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Ibtidaa

Green Day etched their name in music history with the famous “Wake me up when September ends” song. The melodic tune leaves a significant mark in your ‘music memory’ complimented by Bille Joe Armstrong’s vocals. A real pleasure for the senses, as is Studio Seven’sinaugural show entitled “Ibtidaa” that began on the 2nd of September and ran its month long reverie of 50 young artists with 50 individual pieces each.  So, lets begin.

The entrance leads you down a vast space filled with stirring light that magnificently dilate your senses. In fact, once you’ve taken everything in it really is a matter of where to start. My eyes fell upon a peculiar untitled piece by SamraRoohi. The lenticular print execution perfectly balanced the subject’s prominent wrinkle lines and smile. In a slight forward bend he carries what appears to be a rather large wrench and an even larger smile. I was intrigued and moved on until; out of the corner of my eye, I saw the wrench was now an AK-47. One step forward, two steps back and the same shift happened. The gallery manager could clearly see my interest in it and we discussed how this piece captures the media intention of always showing a framed story.

This nationalist, current and assertive work seemed by far the overall theme of the exhibit. Whether that was by chance or a controlled consequence by the gallery worked very well in their favour. My eyes skimmed more pieces and clearly there were others similar to this. Most hadsubjects from the beautiful areas of our country that have seen a lot of bloodshed and bullets. Another untitled piece by Qutub Rind shows a bearded and turban-wearing man accompanied by his semi-automatic rifle. Executed with chamakpati on wasli the colours and mundane action set a different mood as opposed to the weapon placed. There were others similar to this, like Qasim Bugti’s Gouache on wasli piece with three blurred tribal men. No weapon or intention just a commentary that a second look (and perhaps chance) is always worth it.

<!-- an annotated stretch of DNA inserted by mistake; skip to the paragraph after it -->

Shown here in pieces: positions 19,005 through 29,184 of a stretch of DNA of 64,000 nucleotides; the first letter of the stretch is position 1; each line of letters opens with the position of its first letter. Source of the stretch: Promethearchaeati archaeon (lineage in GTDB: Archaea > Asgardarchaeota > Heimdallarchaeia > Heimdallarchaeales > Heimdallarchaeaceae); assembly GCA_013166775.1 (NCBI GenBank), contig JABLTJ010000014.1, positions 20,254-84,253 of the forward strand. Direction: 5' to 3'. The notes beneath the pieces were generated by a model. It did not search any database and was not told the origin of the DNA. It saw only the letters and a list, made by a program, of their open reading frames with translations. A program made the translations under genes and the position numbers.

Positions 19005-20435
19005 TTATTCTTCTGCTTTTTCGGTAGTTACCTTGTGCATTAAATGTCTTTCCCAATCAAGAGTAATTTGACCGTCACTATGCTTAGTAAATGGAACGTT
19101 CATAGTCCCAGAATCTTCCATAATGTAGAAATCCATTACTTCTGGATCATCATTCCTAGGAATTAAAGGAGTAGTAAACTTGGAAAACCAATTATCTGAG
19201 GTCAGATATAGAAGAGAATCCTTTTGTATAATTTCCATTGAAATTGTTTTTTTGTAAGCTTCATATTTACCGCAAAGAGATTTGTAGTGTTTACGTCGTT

There were mesmerizing pieces too, like Ahsan Mohiuddin Syed’s Choose Your Way. This wonderful illusion played on the famous ‘dream within an dream’ sequence thanks to Syed’s pencil on paper executions. Similarly, Istrahat Waheed’s perforation piece on paper entitled The Poisoned Daises was simply fantastic. The perforation dances with your vision and draws you closer to whatever narrative you wish to conjure up between the man and woman.

Sculpture complimented the mood and invited another sense – touch. Sikandar Asghar’s ceramics were a smash hit, figuratively. Affan Baghpatti took the ground from under your feet with his Pigeon in Pipe, literally. Sandeep Kumar’s oil on canvas piece entitled Heatstroke illustrated the price we pay for the negligence of many and greediness of a few. Hassnain Noonari’s My Savings piece of computer parts was a web of intricate glimpses into the artist’s struggles. And Mir Jabal touched inner warmth with his Hope painting brushed with oil paints and mix media. Each piece demanded attention and thought concluding a wonderful exhibit.

50 artists together can wreak havoc, form clusters or just not compliment each other. Yet these fabulous 50 talents have shown Pakistan’s future is awake, resolute and in no mood of being isolated.

 

 

 

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